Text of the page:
First 60 min­utes can make your work­day

Winnipeg Free Press - Section H - - CAREERS - COLLEEN COATES

MARK Twain once said, “Eat a live frog first thing in the morn­ing and noth­ing worse will hap­pen to you the rest of the day.”

For­tu­nately, this wasn’t meant to be taken lit­er­ally, but is a colour­ful metaphor for smart time man­age­ment: get the most un­de­sir­able task out of the way first thing, and the bal­ance of your day will go much smoother. Tack­ling the least de­sir­able job first may come as a bit of a sur­prise strat­egy, es­pe­cially to slow starters who pre­fer wad­ing into the work­day one toe at a time, but it’s one way to en­sure you make the most of your first 60 min­utes of your day.

Here’s an­other quote from econ­o­mist Richard What­ley that’s not only a lit­tle more palat­able, but un­der­scores the im­por­tance of hit­ting the ground run­ning: “Lose an hour in the morn­ing and you will be all day hunt­ing for it.”

Some of the most suc­cess­ful peo­ple in the busi­ness world use their first hour in sur­pris­ing but ef­fec­tive ways. For in­stance, Tum­blr founder David Karp says he does not check his emails from home first thing in the morn­ing be­cause it doesn’t feel good or pro­duc­tive. Plus, he says, if the mat­ter is truly ur­gent, he knows that some­one will un­doubt­edly call or text.

For most of us, check­ing our overnight emails as soon as our bleary eyes can fo­cus is like a re­flex. But Karp might be on to some­thing here.

Re­sist­ing the temp­ta­tion to scroll through mes­sages elim­i­nates un­nec­es­sary dis­trac­tion that keeps us from con­cen­trat­ing on those “frogs” that need to be han­dled first thing. By check­ing your email first, you risk do­ing what some­one else wants you to do in­stead — and why give some­one else the power to change your top pri­or­i­ties?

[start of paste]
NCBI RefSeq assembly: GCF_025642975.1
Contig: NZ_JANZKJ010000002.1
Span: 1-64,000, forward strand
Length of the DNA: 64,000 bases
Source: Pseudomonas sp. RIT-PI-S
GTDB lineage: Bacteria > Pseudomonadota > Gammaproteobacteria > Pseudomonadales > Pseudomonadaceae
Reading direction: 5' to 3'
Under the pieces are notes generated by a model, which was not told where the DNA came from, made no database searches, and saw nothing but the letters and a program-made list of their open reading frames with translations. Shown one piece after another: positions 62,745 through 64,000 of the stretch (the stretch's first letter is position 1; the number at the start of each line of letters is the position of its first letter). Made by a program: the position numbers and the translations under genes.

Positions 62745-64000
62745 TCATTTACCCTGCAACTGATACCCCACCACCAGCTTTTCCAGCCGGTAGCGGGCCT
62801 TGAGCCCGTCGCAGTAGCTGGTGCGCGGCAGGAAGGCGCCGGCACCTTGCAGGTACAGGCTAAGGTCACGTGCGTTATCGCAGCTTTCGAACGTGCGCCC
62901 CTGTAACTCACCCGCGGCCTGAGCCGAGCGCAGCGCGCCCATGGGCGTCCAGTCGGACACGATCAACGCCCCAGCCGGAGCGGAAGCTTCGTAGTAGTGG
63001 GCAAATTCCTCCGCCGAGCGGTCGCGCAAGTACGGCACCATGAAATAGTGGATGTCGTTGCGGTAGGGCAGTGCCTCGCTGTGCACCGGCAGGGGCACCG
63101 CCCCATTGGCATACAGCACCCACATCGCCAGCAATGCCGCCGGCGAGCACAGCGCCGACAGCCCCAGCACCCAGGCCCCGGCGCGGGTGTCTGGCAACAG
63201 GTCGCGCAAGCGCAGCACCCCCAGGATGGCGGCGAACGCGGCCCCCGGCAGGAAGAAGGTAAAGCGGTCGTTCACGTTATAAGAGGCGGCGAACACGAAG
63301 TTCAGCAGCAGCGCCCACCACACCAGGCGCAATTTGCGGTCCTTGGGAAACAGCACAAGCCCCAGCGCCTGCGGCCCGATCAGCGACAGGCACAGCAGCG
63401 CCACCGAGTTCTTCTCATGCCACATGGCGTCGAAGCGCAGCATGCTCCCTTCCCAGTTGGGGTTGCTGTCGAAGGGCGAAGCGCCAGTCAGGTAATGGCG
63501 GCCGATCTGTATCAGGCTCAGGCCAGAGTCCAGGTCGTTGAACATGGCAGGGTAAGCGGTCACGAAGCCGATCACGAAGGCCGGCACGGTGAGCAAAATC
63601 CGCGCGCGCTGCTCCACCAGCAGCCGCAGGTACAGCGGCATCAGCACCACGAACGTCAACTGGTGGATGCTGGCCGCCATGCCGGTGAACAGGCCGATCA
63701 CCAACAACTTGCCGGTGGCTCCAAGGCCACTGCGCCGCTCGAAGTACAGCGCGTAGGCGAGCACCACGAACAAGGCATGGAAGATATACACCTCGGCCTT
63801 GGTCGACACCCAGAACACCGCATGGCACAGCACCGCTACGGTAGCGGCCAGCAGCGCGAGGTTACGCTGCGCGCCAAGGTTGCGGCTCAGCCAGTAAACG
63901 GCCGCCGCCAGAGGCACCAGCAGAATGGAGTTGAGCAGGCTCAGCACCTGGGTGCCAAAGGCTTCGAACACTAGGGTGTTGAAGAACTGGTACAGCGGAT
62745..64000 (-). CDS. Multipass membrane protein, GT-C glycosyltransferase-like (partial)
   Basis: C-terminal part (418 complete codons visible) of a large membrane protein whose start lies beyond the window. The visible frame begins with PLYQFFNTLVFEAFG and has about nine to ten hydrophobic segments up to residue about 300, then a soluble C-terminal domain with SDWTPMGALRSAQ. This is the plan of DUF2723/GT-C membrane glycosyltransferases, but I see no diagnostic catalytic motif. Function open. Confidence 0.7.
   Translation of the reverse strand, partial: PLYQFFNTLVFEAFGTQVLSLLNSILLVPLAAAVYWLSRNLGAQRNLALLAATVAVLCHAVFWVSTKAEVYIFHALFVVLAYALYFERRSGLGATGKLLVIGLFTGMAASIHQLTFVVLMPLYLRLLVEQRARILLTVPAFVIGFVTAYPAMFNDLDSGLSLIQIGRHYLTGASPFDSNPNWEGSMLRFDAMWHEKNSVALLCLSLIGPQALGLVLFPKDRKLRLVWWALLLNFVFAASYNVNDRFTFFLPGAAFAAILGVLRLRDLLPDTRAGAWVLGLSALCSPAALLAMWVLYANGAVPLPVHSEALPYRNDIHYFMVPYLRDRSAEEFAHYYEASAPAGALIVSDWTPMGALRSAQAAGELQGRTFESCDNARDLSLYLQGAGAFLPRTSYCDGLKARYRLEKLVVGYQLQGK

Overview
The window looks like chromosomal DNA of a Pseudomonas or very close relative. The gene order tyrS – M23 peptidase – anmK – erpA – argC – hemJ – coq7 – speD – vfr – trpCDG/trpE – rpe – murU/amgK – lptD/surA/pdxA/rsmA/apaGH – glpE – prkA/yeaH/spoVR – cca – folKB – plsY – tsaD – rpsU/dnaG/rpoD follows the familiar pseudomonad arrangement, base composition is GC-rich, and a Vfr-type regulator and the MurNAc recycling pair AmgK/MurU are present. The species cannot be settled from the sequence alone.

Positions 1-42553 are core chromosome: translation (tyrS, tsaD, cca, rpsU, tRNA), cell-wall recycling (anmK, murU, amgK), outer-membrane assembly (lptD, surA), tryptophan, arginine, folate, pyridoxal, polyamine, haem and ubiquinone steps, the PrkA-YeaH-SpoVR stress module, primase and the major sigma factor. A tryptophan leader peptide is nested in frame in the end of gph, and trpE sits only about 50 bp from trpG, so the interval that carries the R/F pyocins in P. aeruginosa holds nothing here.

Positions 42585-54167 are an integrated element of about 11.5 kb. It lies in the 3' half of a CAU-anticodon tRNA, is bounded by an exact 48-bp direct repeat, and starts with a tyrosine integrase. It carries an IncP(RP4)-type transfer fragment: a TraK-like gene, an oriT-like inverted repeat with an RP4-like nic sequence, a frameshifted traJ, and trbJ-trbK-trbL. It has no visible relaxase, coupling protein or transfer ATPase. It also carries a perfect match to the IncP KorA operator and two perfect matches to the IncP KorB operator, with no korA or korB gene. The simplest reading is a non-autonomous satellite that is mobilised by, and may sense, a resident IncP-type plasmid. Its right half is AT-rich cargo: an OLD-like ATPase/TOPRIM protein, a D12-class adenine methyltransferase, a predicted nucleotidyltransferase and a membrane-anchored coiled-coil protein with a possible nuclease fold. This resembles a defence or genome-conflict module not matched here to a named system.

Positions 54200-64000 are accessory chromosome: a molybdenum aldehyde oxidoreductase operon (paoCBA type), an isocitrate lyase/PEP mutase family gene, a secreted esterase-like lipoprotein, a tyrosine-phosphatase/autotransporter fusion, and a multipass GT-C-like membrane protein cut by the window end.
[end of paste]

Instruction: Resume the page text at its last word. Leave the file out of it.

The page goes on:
Here are some other strate­gies for get­ting your day off to a great start:

Ar­rive on time. Show­ing up late for work can de­rail your en­tire day, not to men­tion that it makes an un­favourable im­pres­sion on your co-work­ers and boss. But get­ting in on time helps get your mind in the game and pro­motes a feel­ing of ac­com­plish­ment.

Take ad­van­tage of the peace and quiet. If pos­si­ble, get­ting to work be­fore any­one else lets you set your own pace and stay on track. With­out the in­ter­rup­tion of the phone ring­ing and no one to look over your shoul­der or stop by to gab, you should be able to power through the work that needs to get done.

Fuel up men­tally and phys­i­cally. If you’re not a morn­ing per­son, do what­ever it takes to come in to the of­fice with a pos­i­tive at­ti­tude even if that means tak­ing time to stop for break­fast and a sec­ond cup of cof­fee. Your mood af­fects oth­ers, so be aware of the im­pact your at­ti­tude has on their day.

Start with a clean slate. While you may have to work on un­fin­ished projects, treat each day as a new one with fresh eyes and a clear per­spec­tive. This re­newed ap­proach may help you come up with in­no­va­tive ideas and tap into pre­vi­ous­ly­over­looked so­lu­tions to prob­lems.

Take a deep breath. Do some­thing to fo­cus on the here and now, rather than bring­ing any bag­gage from home or a stress­ful com­mute to your work­place. Slow down and take few pre­cious mo­ments to calm and cen­tre your thoughts be­fore slip­ping into work mode.

Re­ward your­self at the 60-minute mark. When you suc­cess­fully com­plete the tasks you needed to fin­ish, mark the end of the hour by giv­ing your­self a minire­ward: a cof­fee break, a breath of fresh air, a brief stretch and walk around the of­fice, a chat with a co-worker or even a lit­tle treat. You’ve earned it.

Leave a to-do list at the end of the day. De­ter­mine to­mor­row morn­ing’s pri­or­i­ties and cre­ate a list of what needs to be ac­com­plished in the first hour of the day. You’ll ap­pre­ci­ate the re­minder of what’s what while clear­ing away those morn­ing cob­webs. At the same time, or­ga­nize any needed ma­te­ri­als so that no time is wasted once the clock starts tick­ing.

The first hour of the work­day sets the tone for the fol­low­ing seven hours, so make sure you use it wisely by chart­ing a course for a suc­cess­ful day. By re­main­ing com­mit­ted to pos­i­tive habits ev­ery morn­ing, you should be able to end your day on a pro­duc­tive note.


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